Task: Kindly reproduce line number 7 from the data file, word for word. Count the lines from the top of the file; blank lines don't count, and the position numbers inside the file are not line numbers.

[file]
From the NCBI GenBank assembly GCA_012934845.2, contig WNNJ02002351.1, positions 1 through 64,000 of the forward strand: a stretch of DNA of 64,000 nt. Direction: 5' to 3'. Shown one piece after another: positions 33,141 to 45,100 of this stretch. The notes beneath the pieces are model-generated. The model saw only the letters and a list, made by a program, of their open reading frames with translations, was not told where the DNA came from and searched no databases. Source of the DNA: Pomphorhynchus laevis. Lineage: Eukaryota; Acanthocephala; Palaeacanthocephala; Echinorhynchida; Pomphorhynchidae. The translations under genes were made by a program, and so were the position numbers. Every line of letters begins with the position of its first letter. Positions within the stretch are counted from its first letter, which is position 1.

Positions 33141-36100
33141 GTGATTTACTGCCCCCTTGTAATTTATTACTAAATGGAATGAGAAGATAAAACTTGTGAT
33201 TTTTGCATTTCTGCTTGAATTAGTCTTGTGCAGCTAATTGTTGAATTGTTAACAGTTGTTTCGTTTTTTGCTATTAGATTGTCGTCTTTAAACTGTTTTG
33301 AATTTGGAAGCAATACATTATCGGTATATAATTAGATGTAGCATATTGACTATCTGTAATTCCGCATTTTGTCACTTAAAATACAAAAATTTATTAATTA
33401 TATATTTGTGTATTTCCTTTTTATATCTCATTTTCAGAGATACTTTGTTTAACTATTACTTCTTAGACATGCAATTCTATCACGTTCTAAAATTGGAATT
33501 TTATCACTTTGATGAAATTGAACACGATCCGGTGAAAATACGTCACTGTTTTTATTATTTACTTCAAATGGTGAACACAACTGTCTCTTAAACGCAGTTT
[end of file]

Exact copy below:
33501 TTATCACTTTGATGAAATTGAACACGATCCGGTGAAAATACGTCACTGTTTTTATTATTTACTTCAAATGGTGAACACAACTGTCTCTTAAACGCAGTTT